Nrama: Did I also see in February solicitations that you're going to write a Spider-Man story with Morbius in Issue #622?
Van Lente: Another of my all-time faves.
Nrama: He's not being revamped, is he?
Van Lente: Not really. I kind of feel like I'm still using him in the Marvel Zombies series, so I didn't want to totally take him off the path he was on. And Rick Remender is currently using him in Punisher. So Morbius is sort of embedded in several books in the Marvel Universe in the moment. This isn't a reinvention of him.
It's sort of an exploration of vampirism in general, and particularly in light of Twilight and a lot of the stuff that's been going on with vampires in popular culture.
Nrama: [laughs] Does Twilight exist in the Marvel Universe??
Van Lente: Uh... well, you know, I just turned in the story, and if it goes in as is, the answer would be "definitely, yes."
Nrama: I suppose Morbius has his own opinion of it.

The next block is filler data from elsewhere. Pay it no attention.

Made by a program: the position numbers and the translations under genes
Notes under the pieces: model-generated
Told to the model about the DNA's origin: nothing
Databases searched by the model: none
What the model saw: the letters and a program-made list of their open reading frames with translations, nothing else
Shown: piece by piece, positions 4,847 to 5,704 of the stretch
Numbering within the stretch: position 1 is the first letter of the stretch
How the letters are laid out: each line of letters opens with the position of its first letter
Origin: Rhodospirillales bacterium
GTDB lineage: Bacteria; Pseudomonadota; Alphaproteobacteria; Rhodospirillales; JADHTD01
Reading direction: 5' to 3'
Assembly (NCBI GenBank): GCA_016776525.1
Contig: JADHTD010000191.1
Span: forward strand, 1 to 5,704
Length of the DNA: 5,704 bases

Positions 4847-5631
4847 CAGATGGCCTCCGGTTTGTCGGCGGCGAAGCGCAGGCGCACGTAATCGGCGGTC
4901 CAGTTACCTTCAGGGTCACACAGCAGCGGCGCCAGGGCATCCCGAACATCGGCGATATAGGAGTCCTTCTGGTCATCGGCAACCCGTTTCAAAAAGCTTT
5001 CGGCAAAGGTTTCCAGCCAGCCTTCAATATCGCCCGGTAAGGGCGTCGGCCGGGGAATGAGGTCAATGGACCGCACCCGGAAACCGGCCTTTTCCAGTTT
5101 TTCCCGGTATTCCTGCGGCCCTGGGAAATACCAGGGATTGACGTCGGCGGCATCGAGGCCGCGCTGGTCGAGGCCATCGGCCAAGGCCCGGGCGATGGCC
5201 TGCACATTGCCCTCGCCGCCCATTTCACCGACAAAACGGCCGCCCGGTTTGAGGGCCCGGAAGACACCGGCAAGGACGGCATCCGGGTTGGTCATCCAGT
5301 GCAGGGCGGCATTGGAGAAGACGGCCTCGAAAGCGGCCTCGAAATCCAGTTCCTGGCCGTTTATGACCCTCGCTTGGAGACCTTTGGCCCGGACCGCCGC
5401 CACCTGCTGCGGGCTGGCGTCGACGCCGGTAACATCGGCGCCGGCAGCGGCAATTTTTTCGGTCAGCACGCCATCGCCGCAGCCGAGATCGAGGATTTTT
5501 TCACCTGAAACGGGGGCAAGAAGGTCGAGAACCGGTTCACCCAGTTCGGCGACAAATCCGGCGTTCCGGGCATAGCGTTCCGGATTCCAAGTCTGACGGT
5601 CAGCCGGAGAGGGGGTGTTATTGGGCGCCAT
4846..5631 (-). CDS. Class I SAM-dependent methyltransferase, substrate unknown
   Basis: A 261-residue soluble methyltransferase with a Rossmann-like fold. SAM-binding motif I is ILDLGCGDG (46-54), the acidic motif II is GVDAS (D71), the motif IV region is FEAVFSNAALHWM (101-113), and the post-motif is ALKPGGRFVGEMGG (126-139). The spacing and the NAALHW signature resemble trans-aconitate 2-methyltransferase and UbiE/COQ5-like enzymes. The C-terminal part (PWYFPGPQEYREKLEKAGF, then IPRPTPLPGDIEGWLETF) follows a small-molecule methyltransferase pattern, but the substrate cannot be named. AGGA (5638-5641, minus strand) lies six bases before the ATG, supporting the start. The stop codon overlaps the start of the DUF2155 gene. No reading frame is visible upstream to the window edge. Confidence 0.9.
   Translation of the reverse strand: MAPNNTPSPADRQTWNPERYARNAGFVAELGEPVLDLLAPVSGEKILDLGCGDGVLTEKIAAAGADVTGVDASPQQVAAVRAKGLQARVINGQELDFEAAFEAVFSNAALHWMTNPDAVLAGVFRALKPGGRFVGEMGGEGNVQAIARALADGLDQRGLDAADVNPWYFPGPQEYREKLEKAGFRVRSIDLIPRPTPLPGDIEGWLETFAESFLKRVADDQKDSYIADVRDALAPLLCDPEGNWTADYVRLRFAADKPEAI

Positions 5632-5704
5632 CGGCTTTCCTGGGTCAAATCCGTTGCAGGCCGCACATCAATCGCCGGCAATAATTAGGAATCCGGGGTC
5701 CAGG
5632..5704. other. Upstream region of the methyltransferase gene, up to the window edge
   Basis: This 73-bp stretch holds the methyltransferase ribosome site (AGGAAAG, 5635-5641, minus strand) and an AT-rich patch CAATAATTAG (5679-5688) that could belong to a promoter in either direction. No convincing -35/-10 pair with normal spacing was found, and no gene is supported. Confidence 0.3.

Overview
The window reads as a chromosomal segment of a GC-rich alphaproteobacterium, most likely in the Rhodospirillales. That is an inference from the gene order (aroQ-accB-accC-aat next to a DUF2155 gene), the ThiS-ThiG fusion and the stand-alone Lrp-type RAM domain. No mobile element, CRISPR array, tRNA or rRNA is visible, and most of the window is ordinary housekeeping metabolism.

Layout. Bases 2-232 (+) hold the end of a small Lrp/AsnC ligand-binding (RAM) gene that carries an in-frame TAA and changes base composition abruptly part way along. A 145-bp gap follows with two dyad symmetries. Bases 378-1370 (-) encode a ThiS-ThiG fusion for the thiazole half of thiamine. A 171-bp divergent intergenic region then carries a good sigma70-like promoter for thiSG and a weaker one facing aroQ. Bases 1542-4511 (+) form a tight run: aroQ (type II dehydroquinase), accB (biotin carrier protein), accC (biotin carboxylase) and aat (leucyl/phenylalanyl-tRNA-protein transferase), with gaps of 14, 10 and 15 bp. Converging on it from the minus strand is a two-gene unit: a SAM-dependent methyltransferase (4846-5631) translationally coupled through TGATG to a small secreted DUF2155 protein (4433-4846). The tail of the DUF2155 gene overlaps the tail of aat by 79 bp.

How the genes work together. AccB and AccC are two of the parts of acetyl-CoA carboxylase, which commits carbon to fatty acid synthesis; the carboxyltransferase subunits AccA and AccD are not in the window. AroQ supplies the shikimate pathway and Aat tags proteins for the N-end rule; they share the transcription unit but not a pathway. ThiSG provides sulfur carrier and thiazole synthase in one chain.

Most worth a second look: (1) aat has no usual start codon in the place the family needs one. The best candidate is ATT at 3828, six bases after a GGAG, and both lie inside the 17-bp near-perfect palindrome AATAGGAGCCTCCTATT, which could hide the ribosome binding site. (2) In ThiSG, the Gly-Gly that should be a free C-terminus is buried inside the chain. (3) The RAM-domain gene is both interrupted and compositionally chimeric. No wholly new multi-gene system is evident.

Van Lente: He does. He does.
Nrama: And as if those weren't enough villains for you to handle, you've got a Sandman story coming up, don't you?
Van Lente: I do. Sandman is in Amazing Spider-Man #615 after Mark's Electro arc.
Nrama: Are you telling his story in Web of Spider-Man, or is that only going to be dealt with in Amazing?
Van Lente: We don't have any plans right now, but beyond the Lizard story, we haven't nailed down everything, because there are actually more villains in The Gauntlet than we have slots for origins in Web.
Nrama: Wow, that many villains in this thing?
Van Lente: Yeah. It just doesn't stop.
The Sandman story I'm going to be telling in Amazing is two issues. Javier Pulido is drawing it. We did the Mary Jane story, and I absolutely loved what he did on that story, so I begged and pleaded for him to be put on this one.
What happens is that one of Peter Parker's close friends, Carlie Cooper, is accused of improprieties at the New York City police lab. And she believes she's been framed. And Peter Parker decides to crack the case. So it's Spider-Man as a detective. And all the clues would appear to point to the Sandman, who may be slightly more murderous in this incarnation than we have seen him in the past. Or not. It is, after all, a murder mystery, and he may not end up being the culprit.
Nrama: This is a slew of villains, Fred. To finish up, is there anything else you've got coming up that you'd like to give a hint about?
Van Lente: Three words: Gaydos. Scorpion. March.